4. Discussion

It is noteworthy that Fisher [19] found an unusual quality in one of the tests she evaluated. Upon placing the pair of outliers in her samples, she found a tendency for one test to place the second outlier inside the first. This occurred 81% of the time for samples of size 30 and 94% of the time for samples of size 50. It should also be noted that this same test was least susceptible to masking and in terms of outlier definition (another aspect of Fisher’s study was to investigate the definitions of “outlier” inherent in the several single-outlier tests under evaluation), and it was the least conservative. She concluded that this test “defined as outliers observations which were relatively closer to the [“center” of the sample] than the other tests did” (p. 49).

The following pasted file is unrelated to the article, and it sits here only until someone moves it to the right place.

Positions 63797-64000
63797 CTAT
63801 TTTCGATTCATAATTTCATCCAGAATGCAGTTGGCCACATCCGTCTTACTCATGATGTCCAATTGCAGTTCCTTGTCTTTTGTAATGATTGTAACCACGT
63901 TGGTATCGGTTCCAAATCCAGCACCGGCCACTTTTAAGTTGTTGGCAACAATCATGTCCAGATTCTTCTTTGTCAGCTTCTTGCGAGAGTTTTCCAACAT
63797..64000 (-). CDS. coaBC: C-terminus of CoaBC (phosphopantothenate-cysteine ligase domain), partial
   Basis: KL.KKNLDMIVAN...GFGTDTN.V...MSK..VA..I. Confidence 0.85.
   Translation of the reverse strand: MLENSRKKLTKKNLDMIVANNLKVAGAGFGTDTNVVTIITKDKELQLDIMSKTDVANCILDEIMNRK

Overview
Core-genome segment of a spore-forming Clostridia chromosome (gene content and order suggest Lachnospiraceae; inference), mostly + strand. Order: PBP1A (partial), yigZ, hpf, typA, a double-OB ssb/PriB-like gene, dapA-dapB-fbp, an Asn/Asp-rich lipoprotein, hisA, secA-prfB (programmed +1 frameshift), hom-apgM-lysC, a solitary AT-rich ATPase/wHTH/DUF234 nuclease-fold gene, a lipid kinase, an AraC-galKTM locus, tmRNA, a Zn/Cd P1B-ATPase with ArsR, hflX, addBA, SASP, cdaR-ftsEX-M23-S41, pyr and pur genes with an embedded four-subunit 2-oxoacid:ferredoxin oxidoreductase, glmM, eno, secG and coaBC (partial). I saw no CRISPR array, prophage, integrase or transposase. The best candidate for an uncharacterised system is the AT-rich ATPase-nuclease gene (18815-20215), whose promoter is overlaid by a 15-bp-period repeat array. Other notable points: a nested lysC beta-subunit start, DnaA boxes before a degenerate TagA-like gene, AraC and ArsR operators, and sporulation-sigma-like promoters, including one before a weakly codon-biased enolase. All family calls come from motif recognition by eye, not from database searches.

Findings in the swamping study indicated a similar phenomenon with the single outlier (or “centroid” of 2 or 3 outliers in cases II and III, respectively) being placed within the upper boundary set by more often with increasing sample size for T1 and T4, and yet T2 and T3 were inversely related to n in this respect. This could simply indicate, as suggested by Fisher’s [19] results, that those block tests exhibiting this enigma rather frequently are quite liberal in terms of outlier definition. However, this peculiarity deserves further thought, discussion, and investigation.

The need to assess and rank singleand multiple-outlier tests in terms of their relative degree of “conservatism” concerning outlier definition, as well as “susceptibility” to such phenomena as masking and swamping may assist with developing the generalized outlier methodology alluded to by Barnett and Lewis [3], Rosner [26], and others.